I have really enjoyed and found all our PD sessions with Jo Knox very valuable and applicable in the classroom. Today, Team 5 have been fortunate enough to observe 2 modelled sessions using a stage E6-6 group and a stage 7 group of students. Our area of need we asked to be addressed was how to deliver a lesson around finding decimal equivalents for fractions (e.g. expressing 1/5, 3/4, 1/3 as a decimal) using decipipes as materials.

There were so many treasures and learning points I took away from our sessions that I've tried to condense it down to 5 main points that I hope you will also find useful.

__1. Sharing/Co-constructing the WALT at the end of the lesson__

As we observed Jo, we noticed that both times, at the end of the lesson she closed it off by encouraging the students to verbalise (exactly as they've been doing all session) what they have been doing. The first group had some trouble keeping the vocabulary consistent when explaining what they been trying to achieve. But the second group (Stage 7 group) were able to say exactly what they were doing. "We are learning to add decimals by taking some off one number and add it to the other to make whole numbers." I found this quite a good change of practice and as long as I have it clear in my head where I'm wanting the lesson to go, con-constructing the WALT at the end of the lesson is a great way to end off a lesson.

__2. Decipipes magic__

Every class needs them! They are the perfect tool when dealing with fractions, decimals and place values with numbers less than one. I watched students experimenting with tenths, finding out how many tenths you needed to make one whole. Students also used decipipes to show how a half and and quarter is written as a decimal as the only columns on the place value houses are 1/10, 1/00 and 1/000. Students used tenths decipipes to find a half, then needed the hundredths decipipes when they were trying to show a 1/4. This made it so much easier to record as they could clearly see they had 2 tenths pipes, and 5 hundredths pipes which looks like 0.25 = 1/4.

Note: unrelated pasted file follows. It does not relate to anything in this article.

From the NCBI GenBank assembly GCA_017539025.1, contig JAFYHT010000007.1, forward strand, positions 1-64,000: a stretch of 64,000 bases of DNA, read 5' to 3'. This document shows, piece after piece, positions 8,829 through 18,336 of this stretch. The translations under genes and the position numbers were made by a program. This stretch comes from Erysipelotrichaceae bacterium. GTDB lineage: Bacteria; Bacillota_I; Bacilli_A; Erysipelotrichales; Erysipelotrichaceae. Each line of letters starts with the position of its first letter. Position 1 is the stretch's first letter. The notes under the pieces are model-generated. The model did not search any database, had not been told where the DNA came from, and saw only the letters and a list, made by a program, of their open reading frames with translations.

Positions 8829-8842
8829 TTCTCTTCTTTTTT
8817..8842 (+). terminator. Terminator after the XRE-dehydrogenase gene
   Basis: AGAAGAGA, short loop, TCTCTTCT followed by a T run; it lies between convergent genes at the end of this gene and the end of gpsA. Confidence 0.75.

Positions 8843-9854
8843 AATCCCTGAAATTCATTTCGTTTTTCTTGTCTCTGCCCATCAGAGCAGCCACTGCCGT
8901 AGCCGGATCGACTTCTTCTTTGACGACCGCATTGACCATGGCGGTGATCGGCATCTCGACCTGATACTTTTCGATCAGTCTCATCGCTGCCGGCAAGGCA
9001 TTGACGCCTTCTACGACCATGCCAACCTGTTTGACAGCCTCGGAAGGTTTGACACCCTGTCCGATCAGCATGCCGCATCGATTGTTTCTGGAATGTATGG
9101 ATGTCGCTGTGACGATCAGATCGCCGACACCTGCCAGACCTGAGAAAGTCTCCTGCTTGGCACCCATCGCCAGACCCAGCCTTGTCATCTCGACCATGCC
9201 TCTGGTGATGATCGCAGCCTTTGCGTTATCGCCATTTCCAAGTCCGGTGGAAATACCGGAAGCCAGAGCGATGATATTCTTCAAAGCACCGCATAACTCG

__3. Teaching Model__
We all know the teaching model, but at times in our haste to accelerate our students, we can sometimes miss out crucial steps in ensuring students reach that 'new knowledge/strategy' you've been aiming for. I saw these steps clearly happening in Jo's lessons and students left with 'new knowledge' and understanding. Student were given the opportunity to use materials if they needed to, or work out 1.98 + 0.65 using a strategy they knew (imaging).

__4. Share/ Model/ Record__
I love this method of sharing! While one pair is sharing how they solved a problem, the other pair is modelling it using the materials (in this case the decipipes) and the other pair is recording what they hear (equation format). This way, it ensures everyone in the group is paying attention, participating and forming their own understanding while others are sharing. Below is a short snippet of one group sharing while the group recording is trying to understand what they did and the modelling group is moving decipipes around to show what was shared.

__5. Double number line - Equivalent fractions__
This was a very effective way to show equivalent fractions as you teach your group. One of the things we've been reminded to work on to expose students to fractions that are greater than 1. This double number line was the perfect way to show 1 and a half is equivalent to 3/2. This is definitely something I will be using more often with my groups.

I have much more to share but I hope this summary can be of some help to others for now. My next steps would be to try these in my lessons and video the session to see how students respond to the learning and whether the learning is embedded for them. This would also be useful watching how patient I am in a normal class setting, with wait time, and trying to encourage student to use the correct mathematical vocabulary when explaining their learning. This should be interesting!